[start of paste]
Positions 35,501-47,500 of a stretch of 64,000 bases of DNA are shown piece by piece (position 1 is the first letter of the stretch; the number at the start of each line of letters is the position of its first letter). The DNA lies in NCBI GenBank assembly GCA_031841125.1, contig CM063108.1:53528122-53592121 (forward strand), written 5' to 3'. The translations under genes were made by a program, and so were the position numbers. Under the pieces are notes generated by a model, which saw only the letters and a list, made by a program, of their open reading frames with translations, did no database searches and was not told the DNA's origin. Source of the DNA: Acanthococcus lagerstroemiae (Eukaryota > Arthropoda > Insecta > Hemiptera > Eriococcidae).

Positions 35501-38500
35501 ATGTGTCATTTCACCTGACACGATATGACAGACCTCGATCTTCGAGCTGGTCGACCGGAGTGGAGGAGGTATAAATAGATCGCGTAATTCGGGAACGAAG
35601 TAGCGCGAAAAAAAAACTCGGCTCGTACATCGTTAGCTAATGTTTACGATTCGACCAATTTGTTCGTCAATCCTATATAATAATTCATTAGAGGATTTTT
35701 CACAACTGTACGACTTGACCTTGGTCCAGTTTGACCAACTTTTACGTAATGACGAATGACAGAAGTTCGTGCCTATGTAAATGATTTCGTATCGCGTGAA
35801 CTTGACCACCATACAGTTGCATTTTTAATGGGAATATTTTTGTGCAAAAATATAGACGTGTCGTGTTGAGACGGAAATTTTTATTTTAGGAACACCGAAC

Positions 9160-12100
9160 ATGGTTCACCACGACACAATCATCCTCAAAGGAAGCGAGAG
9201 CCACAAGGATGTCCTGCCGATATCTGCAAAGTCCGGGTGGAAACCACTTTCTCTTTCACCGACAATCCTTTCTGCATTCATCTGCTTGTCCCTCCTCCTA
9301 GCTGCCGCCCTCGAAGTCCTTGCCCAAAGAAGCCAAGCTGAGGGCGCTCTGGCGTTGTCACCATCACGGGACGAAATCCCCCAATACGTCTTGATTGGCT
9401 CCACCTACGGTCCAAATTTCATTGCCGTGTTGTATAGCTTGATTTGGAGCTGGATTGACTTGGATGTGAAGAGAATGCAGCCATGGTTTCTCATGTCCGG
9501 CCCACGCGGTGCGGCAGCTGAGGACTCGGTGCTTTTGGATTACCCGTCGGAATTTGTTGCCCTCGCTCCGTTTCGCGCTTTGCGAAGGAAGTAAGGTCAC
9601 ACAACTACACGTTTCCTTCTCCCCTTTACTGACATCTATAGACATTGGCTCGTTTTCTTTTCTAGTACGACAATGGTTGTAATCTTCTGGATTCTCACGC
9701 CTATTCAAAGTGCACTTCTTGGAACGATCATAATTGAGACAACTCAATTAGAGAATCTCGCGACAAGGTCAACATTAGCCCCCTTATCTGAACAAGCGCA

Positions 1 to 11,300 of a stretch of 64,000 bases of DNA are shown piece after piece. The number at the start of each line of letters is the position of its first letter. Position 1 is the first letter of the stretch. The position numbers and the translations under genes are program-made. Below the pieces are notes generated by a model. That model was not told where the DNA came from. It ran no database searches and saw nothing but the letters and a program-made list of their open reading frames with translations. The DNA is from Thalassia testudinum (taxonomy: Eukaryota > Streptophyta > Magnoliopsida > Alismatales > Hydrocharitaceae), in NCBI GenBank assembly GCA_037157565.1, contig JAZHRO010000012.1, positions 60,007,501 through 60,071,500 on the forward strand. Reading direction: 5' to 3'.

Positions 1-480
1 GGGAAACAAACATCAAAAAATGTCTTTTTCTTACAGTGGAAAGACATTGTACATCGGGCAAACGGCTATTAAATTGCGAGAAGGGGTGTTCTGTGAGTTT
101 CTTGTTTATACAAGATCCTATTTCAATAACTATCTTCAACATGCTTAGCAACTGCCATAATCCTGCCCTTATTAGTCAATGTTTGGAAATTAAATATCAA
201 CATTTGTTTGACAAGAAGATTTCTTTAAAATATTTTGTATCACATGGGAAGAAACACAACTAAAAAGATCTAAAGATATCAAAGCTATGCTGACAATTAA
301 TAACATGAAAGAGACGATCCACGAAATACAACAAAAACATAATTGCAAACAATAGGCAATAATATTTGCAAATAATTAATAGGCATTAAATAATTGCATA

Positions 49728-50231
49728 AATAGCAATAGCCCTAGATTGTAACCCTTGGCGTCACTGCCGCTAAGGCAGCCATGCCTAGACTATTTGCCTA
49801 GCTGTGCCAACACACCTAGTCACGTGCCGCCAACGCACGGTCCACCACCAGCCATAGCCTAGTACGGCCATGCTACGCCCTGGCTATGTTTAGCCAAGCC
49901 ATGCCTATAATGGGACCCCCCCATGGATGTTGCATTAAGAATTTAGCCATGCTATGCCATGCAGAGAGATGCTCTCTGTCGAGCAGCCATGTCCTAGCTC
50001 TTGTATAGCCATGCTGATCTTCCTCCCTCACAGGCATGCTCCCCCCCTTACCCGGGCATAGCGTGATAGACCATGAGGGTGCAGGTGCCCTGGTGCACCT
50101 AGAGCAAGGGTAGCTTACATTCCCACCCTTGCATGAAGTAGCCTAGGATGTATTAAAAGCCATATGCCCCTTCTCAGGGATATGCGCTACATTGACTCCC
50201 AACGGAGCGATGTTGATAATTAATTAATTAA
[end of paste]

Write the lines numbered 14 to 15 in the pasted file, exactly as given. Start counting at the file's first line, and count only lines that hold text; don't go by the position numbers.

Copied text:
9701 CTATTCAAAGTGCACTTCTTGGAACGATCATAATTGAGACAACTCAATTAGAGAATCTCGCGACAAGGTCAACATTAGCCCCCTTATCTGAACAAGCGCA

Positions 1 to 11,300 of a stretch of 64,000 bases of DNA are shown piece after piece. The number at the start of each line of letters is the position of its first letter. Position 1 is the first letter of the stretch. The position numbers and the translations under genes are program-made. Below the pieces are notes generated by a model. That model was not told where the DNA came from. It ran no database searches and saw nothing but the letters and a program-made list of their open reading frames with translations. The DNA is from Thalassia testudinum (taxonomy: Eukaryota > Streptophyta > Magnoliopsida > Alismatales > Hydrocharitaceae), in NCBI GenBank assembly GCA_037157565.1, contig JAZHRO010000012.1, positions 60,007,501 through 60,071,500 on the forward strand. Reading direction: 5' to 3'.